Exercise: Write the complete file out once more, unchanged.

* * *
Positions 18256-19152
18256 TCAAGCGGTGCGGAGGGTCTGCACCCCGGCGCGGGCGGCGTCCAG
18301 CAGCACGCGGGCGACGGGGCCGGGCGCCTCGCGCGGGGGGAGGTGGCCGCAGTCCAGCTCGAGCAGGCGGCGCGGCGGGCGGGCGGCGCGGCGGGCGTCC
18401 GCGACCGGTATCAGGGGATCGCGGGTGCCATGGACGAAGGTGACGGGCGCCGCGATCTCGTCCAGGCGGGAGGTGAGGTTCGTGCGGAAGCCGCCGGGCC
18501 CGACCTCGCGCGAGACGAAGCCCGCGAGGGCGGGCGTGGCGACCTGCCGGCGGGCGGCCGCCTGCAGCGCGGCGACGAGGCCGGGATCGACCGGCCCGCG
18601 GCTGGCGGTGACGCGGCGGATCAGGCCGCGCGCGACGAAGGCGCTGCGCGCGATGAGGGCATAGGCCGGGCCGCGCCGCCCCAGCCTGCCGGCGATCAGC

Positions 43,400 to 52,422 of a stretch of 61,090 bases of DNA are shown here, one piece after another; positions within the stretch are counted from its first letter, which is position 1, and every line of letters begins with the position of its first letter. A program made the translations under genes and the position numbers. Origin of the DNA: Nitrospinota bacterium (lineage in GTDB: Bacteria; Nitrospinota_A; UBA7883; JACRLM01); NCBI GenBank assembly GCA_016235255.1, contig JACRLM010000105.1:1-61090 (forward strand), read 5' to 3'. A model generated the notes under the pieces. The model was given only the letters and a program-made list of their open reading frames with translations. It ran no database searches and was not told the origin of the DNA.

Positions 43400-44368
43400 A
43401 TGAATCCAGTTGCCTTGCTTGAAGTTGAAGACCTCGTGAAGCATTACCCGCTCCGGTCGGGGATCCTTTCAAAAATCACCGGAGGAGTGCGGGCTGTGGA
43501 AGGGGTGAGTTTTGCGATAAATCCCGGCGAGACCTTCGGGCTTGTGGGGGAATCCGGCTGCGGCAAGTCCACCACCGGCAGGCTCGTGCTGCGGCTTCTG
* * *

Positions 18256-19152
18256 TCAAGCGGTGCGGAGGGTCTGCACCCCGGCGCGGGCGGCGTCCAG
18301 CAGCACGCGGGCGACGGGGCCGGGCGCCTCGCGCGGGGGGAGGTGGCCGCAGTCCAGCTCGAGCAGGCGGCGCGGCGGGCGGGCGGCGCGGCGGGCGTCC
18401 GCGACCGGTATCAGGGGATCGCGGGTGCCATGGACGAAGGTGACGGGCGCCGCGATCTCGTCCAGGCGGGAGGTGAGGTTCGTGCGGAAGCCGCCGGGCC
18501 CGACCTCGCGCGAGACGAAGCCCGCGAGGGCGGGCGTGGCGACCTGCCGGCGGGCGGCCGCCTGCAGCGCGGCGACGAGGCCGGGATCGACCGGCCCGCG
18601 GCTGGCGGTGACGCGGCGGATCAGGCCGCGCGCGACGAAGGCGCTGCGCGCGATGAGGGCATAGGCCGGGCCGCGCCGCCCCAGCCTGCCGGCGATCAGC

Positions 43,400 to 52,422 of a stretch of 61,090 bases of DNA are shown here, one piece after another; positions within the stretch are counted from its first letter, which is position 1, and every line of letters begins with the position of its first letter. A program made the translations under genes and the position numbers. Origin of the DNA: Nitrospinota bacterium (lineage in GTDB: Bacteria; Nitrospinota_A; UBA7883; JACRLM01); NCBI GenBank assembly GCA_016235255.1, contig JACRLM010000105.1:1-61090 (forward strand), read 5' to 3'. A model generated the notes under the pieces. The model was given only the letters and a program-made list of their open reading frames with translations. It ran no database searches and was not told the origin of the DNA.

Positions 43400-44368
43400 A
43401 TGAATCCAGTTGCCTTGCTTGAAGTTGAAGACCTCGTGAAGCATTACCCGCTCCGGTCGGGGATCCTTTCAAAAATCACCGGAGGAGTGCGGGCTGTGGA
43501 AGGGGTGAGTTTTGCGATAAATCCCGGCGAGACCTTCGGGCTTGTGGGGGAATCCGGCTGCGGCAAGTCCACCACCGGCAGGCTCGTGCTGCGGCTTCTG